Wrestle: America Pinned Down

Suzannah Herbert’s Wrestle opens on a shot of students carrying each other up a hill overlooking the floodlights of a baseball field. Flashes of lightning burst through the cloud-cover and thunder roars in the distance. It’s all chaos and yells as the boys drag themselves as far as they can go until their bodies give out. They fall covered in sweat collapsing on the grass. ‘Breathe, breathe, breathe,’ a disembodied voice yells, and you can’t help but think of Eric Garner’s last words: ‘I can’t breathe,’ he said as the police wrestled him down. Squint at the screen and for a second this footage looks like a war film, it could be Terrance Malick’s Thin Red Line. Instead, we cut to a shot of an American city at night, we’re in Huntsville, Alabama.

Alabama has been in the news a lot lately as its predominantly white, male, and decrepit legislature passed one of the most despicable anti-abortion laws in the country. The events depicted here may center around a boys high school wrestling team, but they don’t exist separate from these types of political realities. In fact, Herbert keenly knows that the greatest opponent these youth face are not their peers on the mat, but the structural institutions that fail them by design. ‘When you get that scholarship, when you get that job, and you provide for your kids, you will understand why we fought.‘ When their coach gives them a motivational speech, he’s not talking about winning or glory, he’s talking about survival.

The focus of the film is the wrestling team of J.O Johnson High School, one of Alabama’s ‘failing’ schools. We are introduced to the students: Jailen, Jaquan, Teague, and Jamario and their coach Chris Scribner. Coach Scrib, as the kids call him, is a transplant from New York who in snippets mentions having overcome struggles of his own. He talks about drinking, drugs, and dropping out of school, though he acknowledges that his whiteness has afforded him privileges that his mostly Black students don’t receive. Herbert does well to not lionize Coach Scrib too much, as for all his well-meaning earnestness and passion, he’s not above accusing Jaquan of stealing his sunglasses, or wrestling down Jamario for being disrespectful, and we get to watch these awkward moments play out in full. In fact, as the film goes on, an intriguing throughline is the way in which for all of his privilege he has been failed as well.

But while Coach Scrib hovers around trying to push the boys in any way he can, through clunky Obama references or showing up at their homes, it’s really the youth that are the focus. Their individual struggles are disparate but are emblematic of life in American poverty. Their parents and caretakers are a more realistic depiction of the average American working class than the white-washed profiles of regretful Trump voters that litter the pages of the New York Times. Racial profiling and police harassment, untreated emotional traumas and medical bills, an underfunded school system, these issues crop up in one way or another as just some of the hurdles that the boys need to clear before even making it to practice.

In taking such a complete and honest approach to these kids lives, Herbert is able to paint a searing profile of America. In one remarkably unsettling sequence, we watch as Jailen delivers a speech before the board of a local military equipment contractor thanking them for their donation to the school. Images of weapons of war cover the walls as Jailen talks about finding the inspiration to pursue a higher education. Unspoken in the moment but clear to Herbert is that the majority of America’s military who are sent overseas to fight and die in endless wars are recruited from impoverished communities just like this one. The camera lingers on the placid smiles of the office workers who don’t quite grasp their role in America’s war-machine, they’re just happy to be helping out.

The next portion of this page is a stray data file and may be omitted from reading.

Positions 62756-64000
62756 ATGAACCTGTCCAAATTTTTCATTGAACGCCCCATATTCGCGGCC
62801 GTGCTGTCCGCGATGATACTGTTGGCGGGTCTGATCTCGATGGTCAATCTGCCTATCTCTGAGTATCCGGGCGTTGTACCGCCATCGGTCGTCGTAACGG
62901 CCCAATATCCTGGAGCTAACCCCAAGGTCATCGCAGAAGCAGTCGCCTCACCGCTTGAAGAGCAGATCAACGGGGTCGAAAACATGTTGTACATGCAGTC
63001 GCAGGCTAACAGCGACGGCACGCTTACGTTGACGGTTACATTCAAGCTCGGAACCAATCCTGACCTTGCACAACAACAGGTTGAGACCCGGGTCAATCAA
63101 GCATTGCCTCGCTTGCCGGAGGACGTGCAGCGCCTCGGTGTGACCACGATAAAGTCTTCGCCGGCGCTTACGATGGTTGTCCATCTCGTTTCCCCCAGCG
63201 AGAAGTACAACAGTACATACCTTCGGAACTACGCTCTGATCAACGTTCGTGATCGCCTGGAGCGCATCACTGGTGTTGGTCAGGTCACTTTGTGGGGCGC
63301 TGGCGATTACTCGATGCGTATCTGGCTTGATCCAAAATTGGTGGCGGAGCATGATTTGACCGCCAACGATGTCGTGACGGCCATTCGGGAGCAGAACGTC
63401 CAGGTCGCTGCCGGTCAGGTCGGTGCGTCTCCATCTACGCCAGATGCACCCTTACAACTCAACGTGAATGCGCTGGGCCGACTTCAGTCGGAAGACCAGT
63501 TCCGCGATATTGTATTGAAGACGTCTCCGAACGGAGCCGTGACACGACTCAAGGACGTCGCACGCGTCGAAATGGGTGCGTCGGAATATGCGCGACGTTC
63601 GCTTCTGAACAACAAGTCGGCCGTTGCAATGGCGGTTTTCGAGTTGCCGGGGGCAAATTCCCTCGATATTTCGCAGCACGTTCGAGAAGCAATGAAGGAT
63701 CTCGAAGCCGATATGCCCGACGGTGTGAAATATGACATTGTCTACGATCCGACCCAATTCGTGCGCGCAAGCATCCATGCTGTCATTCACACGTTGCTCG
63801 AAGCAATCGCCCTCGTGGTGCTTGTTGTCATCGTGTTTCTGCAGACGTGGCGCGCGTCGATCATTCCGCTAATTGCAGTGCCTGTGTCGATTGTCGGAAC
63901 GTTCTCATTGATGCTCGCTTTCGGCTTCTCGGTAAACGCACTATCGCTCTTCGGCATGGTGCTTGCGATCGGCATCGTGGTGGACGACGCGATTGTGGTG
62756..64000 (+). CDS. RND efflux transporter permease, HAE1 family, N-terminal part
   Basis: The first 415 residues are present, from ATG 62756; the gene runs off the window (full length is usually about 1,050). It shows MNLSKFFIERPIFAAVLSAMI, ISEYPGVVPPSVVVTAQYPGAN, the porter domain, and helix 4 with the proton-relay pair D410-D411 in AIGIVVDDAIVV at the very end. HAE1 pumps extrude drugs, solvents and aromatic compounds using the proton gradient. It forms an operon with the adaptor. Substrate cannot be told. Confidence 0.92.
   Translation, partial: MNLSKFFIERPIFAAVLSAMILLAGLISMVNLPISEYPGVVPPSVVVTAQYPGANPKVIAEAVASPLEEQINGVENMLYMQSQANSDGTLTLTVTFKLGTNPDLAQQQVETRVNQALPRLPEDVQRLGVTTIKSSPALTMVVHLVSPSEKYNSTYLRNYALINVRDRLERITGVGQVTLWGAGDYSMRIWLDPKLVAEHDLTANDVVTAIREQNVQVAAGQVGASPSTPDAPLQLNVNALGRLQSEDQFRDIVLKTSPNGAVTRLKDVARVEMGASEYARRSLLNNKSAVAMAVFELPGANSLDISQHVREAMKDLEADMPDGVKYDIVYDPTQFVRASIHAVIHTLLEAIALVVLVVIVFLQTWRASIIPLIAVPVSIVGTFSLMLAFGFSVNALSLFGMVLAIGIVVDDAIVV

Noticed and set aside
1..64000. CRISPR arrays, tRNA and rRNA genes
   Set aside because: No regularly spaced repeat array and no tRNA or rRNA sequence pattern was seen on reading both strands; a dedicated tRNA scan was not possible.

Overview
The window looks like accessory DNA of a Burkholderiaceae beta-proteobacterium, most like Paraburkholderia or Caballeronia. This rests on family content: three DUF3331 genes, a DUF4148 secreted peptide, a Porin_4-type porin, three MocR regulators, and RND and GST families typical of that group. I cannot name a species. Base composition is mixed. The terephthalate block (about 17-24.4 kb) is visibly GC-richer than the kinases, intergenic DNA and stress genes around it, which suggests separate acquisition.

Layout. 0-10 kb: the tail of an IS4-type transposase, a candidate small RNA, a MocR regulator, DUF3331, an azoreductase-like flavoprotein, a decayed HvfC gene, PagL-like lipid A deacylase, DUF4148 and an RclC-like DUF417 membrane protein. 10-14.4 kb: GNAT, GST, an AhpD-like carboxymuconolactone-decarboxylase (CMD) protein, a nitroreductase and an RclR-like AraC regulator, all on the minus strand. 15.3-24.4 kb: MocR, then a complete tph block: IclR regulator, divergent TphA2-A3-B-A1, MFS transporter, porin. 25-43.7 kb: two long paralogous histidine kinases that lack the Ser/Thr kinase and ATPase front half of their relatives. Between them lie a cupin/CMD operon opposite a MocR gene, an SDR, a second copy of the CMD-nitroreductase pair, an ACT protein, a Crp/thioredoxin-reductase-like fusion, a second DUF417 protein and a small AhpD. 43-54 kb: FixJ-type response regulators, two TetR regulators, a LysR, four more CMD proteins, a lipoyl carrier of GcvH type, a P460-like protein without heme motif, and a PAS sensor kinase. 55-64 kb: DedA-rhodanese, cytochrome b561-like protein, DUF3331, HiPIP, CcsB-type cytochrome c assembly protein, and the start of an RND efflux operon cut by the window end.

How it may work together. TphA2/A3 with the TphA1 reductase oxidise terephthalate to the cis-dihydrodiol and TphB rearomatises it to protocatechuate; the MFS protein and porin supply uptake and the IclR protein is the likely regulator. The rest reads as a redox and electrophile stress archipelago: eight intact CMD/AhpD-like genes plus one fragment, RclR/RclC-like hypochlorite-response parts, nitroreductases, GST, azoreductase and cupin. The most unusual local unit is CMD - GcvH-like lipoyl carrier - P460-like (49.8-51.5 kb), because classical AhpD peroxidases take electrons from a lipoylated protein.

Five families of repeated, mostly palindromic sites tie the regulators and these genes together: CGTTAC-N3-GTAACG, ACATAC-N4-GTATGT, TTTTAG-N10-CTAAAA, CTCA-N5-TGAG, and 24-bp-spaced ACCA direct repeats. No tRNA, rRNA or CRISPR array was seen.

Another pointed moment comes later in the film as the police find a ‘trace amount of weed’ in Jaquan’s car, meaning it smells like it but they can’t find it. They arrest him and consequently deprive his family of food stamps. It’s hard not to reflect on recent social media posts of Billy Ray Cyrus’s wife gleefully posing with pounds of weed, or the breathless reporting in Forbes that legal weed sales last year hit $10B, and then think back to families like this still having food stripped from them and their children thrown into jail for possessing ‘trace amounts’. Even with more and more states passing legalization, millions still remain jailed for minor charges like this.

Wrestle’s greatest strength is the way in which it unravels these themes quietly and even when the State Championships take center stage it becomes clear that there is a larger story at work. The scenes of the actual wrestling are as tense and engaging as if the entire film had simply focused on the competition, and yet they are also imbued with a raw emotional power that lurks beneath. For a sports film, what is most remarkable is the sadness that lives on even in the moments of victory. Herbert never lets us forget the underlying realities to which these kids must return, and no matter how much we may want to revel in the escapism of competition, the fall back down to earth is swift and brutal.  

Where to stream Wrestle: Kanopy

Rental Options: iTunes, AmazonGoogle Play

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